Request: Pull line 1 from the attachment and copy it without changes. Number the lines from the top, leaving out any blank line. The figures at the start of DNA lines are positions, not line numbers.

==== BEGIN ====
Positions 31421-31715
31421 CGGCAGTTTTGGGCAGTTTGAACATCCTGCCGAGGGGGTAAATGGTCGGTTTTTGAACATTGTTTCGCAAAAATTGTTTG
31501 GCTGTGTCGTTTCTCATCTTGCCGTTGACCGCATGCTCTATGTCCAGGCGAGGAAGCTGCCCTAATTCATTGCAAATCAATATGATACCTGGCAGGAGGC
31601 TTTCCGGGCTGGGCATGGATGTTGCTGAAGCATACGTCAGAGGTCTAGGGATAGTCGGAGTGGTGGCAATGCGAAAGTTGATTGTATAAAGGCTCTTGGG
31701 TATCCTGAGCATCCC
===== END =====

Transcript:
Positions 31421-31715